Religion in the News
ORLANDO, Fla. (AP) _ A film depicting the greatest hits of Bible stories and a stage show featuring the Holy Ark are not your typical Orlando theme-park fare.
In fact, The Holy Land Experience, a Christian theme park, is unlike anything Orlando has ever seen. When it opens Feb. 5, visitors will be able to enter a replica of Jesus’ tomb, climb the stairs of a faux Herod’s Temple and travel down a re-creation of the Via Dolorosa, the street that Jesus walked before he was crucified.
But members of Orlando’s Jewish community are raising skeptical eyebrows about the theme park since its founder is a Messianic Jew or Hebrew Christian, a person who considers himself Jewish yet believes Jesus is the Messiah _ in contradiction to traditional Jewish theology.
Some members of the Jewish community fear that there’s an ulterior motive to the $16 million theme park: to convert Jews to Christianity.
``If the purpose of The Holy Land Experience is to celebrate their tradition, then it’s something I applaud,″ said Rabbi Dan Wolpe, chairman of the Greater Orlando Board of Rabbis. ``If the purpose is to proselytize ... then it’s something I condemn.″
There is no hidden agenda other than to share the word of God and exalt the Bible, said the theme park’s founder, Marvin Rosenthal, who was raised Jewish in Philadelphia, became a Christian as a teen-ager and was ordained a Baptist minister at age 33. He has dreamed of building the park for 20 years.
``I’ve come to appreciate how helpful it is for people not only to read about some of the great truths in the Bible, but to see some of the places, the environment, the sounds, the touches, the smells,″ said Rosenthal, 65, who prefers to call the project ``a living biblical museum.″
But The Holy Land Experience, located near Orlando’s tourist strip, is unmistakably a theme park. A woman dressed in robes evoking the Biblical era offers visitors the Hebrew greeting, ``Shalom.″ Men dressed as Roman soldiers, with armor and helmets, stand guard at the entrance. It was designed by ITEC Entertainment Corp., which created rides for the Walt Disney Co. and Universal Studios.
The entrance fee is $17 per person, compared with more than $50 per person charged by the large Orlando theme parks.
The park blends Jewish ritual with Christian theology, in keeping with Hebrew Christian beliefs. That is what troubles the rabbis.
``If you accept Jesus as your savior, you are a Christian,″ Wolpe said. ``Any study of Judaism shows their beliefs are incompatible with Judaism.″
Menorahs and other Jewish religious items are sold in the gift shop.
At the Wilderness Tabernacle show, an actor playing the role of Aaron, the brother of Moses, re-enacts priesthood rituals carried out as the Jews wandered the desert after receiving the Ten Commandments from Mount Sinai.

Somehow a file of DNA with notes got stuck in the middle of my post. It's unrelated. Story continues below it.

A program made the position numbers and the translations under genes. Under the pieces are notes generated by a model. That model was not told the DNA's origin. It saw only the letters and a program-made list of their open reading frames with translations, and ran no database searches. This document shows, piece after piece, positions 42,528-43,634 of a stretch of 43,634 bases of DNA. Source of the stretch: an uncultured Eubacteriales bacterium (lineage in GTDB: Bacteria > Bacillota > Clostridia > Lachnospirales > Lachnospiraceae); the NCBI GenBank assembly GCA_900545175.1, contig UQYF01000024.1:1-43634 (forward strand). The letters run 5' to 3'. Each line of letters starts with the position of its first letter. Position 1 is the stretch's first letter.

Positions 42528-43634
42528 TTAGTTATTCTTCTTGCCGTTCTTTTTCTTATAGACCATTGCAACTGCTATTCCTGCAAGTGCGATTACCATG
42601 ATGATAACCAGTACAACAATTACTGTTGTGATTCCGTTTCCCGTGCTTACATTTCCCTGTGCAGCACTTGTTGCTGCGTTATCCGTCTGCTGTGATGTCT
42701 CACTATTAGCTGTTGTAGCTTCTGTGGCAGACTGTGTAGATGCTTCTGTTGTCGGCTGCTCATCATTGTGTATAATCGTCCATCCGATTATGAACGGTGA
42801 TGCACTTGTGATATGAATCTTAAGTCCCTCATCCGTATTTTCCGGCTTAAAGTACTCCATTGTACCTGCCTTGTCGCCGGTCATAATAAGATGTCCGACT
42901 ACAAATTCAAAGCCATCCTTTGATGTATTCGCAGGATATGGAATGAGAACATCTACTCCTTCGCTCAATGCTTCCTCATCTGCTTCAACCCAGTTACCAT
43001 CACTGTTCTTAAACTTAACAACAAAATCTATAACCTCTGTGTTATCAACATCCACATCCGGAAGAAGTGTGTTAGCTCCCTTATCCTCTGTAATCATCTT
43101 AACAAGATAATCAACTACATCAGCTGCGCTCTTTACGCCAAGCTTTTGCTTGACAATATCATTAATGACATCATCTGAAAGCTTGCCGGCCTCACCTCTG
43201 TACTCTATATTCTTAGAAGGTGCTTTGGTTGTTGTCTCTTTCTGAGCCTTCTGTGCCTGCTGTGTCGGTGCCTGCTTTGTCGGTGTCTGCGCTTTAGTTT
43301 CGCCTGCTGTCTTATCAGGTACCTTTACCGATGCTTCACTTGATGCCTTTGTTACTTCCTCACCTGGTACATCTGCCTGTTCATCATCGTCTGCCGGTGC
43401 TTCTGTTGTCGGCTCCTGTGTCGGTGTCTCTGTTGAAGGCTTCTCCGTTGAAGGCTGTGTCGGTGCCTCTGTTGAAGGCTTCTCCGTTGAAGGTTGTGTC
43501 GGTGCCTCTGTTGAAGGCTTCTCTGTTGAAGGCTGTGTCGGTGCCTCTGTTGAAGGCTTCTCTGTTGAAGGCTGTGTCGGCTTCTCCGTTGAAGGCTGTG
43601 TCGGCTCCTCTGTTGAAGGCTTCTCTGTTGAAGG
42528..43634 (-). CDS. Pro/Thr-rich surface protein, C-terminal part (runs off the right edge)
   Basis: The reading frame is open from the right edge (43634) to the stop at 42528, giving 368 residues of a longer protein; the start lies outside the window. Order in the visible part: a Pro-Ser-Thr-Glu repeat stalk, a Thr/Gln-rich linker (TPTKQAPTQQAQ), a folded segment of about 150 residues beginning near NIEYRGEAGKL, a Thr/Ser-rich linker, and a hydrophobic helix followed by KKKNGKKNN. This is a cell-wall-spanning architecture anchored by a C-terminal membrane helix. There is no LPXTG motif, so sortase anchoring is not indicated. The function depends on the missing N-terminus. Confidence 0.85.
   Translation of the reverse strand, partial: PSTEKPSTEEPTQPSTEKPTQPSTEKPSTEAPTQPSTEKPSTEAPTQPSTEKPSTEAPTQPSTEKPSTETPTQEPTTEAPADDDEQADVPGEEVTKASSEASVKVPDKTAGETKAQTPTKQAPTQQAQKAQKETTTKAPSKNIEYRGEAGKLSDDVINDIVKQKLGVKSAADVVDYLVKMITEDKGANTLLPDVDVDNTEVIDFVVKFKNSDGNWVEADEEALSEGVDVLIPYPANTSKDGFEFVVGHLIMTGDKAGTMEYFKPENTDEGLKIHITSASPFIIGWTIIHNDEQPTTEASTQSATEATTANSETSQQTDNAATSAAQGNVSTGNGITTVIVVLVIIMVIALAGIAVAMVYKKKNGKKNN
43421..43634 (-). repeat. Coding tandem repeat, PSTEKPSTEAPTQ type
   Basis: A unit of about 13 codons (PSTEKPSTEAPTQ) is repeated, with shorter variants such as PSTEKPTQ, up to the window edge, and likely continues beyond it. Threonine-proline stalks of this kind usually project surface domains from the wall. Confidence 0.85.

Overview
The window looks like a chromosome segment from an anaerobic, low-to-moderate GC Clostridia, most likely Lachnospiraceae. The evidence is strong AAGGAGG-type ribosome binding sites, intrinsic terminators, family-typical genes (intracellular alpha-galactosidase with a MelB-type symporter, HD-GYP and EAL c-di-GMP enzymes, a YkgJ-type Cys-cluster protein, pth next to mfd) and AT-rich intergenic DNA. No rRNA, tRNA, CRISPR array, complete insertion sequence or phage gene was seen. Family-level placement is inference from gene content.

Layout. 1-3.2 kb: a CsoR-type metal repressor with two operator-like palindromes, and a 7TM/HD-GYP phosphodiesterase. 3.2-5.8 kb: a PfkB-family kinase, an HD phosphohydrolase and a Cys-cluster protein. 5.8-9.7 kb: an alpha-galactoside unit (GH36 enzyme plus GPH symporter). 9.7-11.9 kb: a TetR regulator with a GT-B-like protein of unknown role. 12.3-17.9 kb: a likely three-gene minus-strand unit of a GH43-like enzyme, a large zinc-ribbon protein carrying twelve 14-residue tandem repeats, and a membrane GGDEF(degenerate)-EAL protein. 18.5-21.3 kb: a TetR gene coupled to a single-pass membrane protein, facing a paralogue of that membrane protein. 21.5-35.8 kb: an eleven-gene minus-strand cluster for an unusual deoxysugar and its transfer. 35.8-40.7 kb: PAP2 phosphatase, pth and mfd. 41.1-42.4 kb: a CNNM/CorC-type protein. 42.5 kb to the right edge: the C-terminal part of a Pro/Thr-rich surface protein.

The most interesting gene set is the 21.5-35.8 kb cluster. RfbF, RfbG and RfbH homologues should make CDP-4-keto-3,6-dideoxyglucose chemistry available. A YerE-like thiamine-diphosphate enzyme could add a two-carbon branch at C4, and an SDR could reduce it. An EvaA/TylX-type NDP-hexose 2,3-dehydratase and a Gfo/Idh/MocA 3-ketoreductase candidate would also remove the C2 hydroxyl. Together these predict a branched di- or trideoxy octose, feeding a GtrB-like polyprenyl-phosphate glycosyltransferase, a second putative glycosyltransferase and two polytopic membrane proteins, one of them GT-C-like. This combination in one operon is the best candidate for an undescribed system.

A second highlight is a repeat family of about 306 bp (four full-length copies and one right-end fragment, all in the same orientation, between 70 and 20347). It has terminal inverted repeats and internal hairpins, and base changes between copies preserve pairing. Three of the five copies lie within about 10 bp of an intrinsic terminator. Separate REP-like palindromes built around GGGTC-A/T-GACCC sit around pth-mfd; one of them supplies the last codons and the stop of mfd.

The 20-minute show, combining lasers and pyrotechnics, begins with three Hebrew prayers chanted over a loudspeaker, including the Vay-a-hofta, one of the most important prayers in Jewish liturgy. The show ends with the narrator saying the ancient Jews’ wandering through the desert was a prelude to a greater understanding of their faith. A nativity-scene image of Baby Jesus, Mary and Joseph then flashes on the screen.
``I find that offensive,″ Wolpe said after hearing a description of the show. ``When they use our prayers in their exhibit, they’re using a centuries-old device in proselytization, trying to show that Christianity is the legitimate evolution of Judaism.″
Added Rabbi Merrill Shapiro of Congregation Beth Am in Orlando, who like Wolpe has not visited the theme park: ``The connection of that with a scene of the Nativity ... is certainly a perversion of the original intent of those prayers and the ritual of Aaron.″
Rosenthal wants to use the theme park as a way to reach out to people of all faiths and nationalities, but there will be no overt proselytizing.
``When people come in, they’re not buttonholed, nobody’s giving out literature, nobody’s trying to get them in a back room or corner,″ Rosenthal said.
The park has an advertising budget of $350,000 and will be marketed outside traditional Christian media.
The park needs at least 180,000 visitors to break even. By contrast, Orlando’s biggest parks at Walt Disney World and Universal Orlando attract 8 million to 15 million visitors a year.
The park’s funding came from donors to Rosenthal’s ministry, Zion’s Hope; subscribers to the ministry’s magazine, ``Zion’s Fire″; and money from selling land so a highway exit ramp could be built off Interstate 4.
Rosenthal moved his nondenominational ministry to Orlando from New Jersey 11 years ago after deciding that he could reach out to more people in a tourist destination visited by 42 million people a year. Orlando is also home to several large Christian institutions such as Campus Crusade for Christ and Wycliffe Bible Translators.
``What better place to build a family-oriented venue than in the No. 1 family destination?″ said Marvin Rosenthal’s son David, who is responsible for day-to-day operations at the theme park.
Despite the frivolity of other theme parks, the message of The Holy Land Experience is serious, Rosenthal said.
``We’re not in the entertainment business. We’re not in the museum business,″ he said. ``This is designed to communicate the truths of the word of God. We do that very publicly and we do that without apology.″